A worm that was patched by Microsoft is now attacking systems.
Microsoft rushed out the emergency patch on the 24th October, however the Wecorl worm has now been circulated. Kevin Haley, a director with Symantec's security response team, claimed that the worm may have originated in China as it appeared to target Chinese language versions of Windows 2000.
Haley also confirmed that the worm is different from the information-stealing Trojan horse that was patched, however the worm installs multiple components on victimized PCs, including a Trojan downloader and rootkit code to mask it from security software.
He said that if the worm manages to infect a Windows PC, it also tries to attack all the machines on the same subnet. F-Secure identified the Trojan as a ‘Trojan-Dropper.Win32.Agent.yhi' and the rootkit bits as ‘Rootkit.Win32.KernelBot.dg.'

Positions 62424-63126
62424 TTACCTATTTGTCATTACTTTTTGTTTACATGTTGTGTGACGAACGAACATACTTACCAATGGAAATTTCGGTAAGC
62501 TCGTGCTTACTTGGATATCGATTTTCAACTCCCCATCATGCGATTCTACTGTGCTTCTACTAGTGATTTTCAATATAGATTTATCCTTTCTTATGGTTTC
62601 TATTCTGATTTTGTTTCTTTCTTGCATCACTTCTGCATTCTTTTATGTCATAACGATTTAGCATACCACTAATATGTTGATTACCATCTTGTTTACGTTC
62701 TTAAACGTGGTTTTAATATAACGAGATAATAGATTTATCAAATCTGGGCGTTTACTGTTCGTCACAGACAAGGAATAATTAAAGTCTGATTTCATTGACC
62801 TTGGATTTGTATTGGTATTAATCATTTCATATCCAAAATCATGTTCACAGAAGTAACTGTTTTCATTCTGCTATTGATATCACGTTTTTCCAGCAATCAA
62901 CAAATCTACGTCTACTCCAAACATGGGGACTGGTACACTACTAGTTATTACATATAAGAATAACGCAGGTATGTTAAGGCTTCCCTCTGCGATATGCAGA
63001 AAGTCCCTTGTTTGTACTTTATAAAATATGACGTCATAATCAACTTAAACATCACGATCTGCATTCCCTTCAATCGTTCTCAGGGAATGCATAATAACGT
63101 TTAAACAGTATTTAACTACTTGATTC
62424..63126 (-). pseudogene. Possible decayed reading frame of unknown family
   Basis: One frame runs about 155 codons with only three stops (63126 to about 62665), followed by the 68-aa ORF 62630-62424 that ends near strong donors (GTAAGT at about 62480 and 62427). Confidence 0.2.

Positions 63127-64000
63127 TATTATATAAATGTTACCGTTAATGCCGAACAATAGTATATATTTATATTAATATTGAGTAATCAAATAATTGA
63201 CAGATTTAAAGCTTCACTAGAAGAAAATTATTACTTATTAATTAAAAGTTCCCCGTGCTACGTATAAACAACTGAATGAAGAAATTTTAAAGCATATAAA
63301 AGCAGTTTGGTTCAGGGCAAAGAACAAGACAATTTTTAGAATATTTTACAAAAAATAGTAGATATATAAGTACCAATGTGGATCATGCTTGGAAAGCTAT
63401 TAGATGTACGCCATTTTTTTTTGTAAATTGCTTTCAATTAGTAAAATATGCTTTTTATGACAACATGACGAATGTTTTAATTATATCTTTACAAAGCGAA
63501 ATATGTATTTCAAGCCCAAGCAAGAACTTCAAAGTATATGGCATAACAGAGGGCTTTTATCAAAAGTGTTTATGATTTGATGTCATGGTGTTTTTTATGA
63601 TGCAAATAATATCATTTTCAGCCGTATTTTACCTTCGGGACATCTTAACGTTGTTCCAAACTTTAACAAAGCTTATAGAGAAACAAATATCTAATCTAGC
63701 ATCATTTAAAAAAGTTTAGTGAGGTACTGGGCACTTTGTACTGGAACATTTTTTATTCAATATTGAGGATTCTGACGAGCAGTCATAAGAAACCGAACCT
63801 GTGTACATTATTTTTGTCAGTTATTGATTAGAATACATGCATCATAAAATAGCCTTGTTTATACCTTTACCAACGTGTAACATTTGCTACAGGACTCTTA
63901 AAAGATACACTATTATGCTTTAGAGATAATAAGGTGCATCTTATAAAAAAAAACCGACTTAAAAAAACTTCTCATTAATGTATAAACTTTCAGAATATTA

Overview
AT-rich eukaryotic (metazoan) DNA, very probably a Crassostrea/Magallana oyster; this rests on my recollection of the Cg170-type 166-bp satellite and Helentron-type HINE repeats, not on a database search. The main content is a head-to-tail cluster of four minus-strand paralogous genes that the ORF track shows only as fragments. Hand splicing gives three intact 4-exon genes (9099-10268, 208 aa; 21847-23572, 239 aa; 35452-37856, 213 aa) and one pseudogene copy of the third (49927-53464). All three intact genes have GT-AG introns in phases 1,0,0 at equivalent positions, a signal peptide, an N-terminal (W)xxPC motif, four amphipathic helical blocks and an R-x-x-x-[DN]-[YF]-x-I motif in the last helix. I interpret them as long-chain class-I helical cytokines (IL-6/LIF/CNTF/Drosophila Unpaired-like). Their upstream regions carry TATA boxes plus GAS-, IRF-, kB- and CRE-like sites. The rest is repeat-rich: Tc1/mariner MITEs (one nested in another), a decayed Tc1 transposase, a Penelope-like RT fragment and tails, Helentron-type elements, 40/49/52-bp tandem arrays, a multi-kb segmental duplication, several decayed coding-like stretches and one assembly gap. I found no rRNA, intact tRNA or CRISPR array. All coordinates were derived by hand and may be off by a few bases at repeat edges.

Within days of the emergency patch, hackers had published working attack code on the Internet, despite Microsoft claiming at the time that “standard default firewall configurations can help protect network resources from attacks that originate outside the enterprise perimeter.”
Christopher Budd, a Microsoft Security Response Center program manager, claimed in a blog post at the time that ‘the vulnerability is potentially wormable' on older versions of Windows.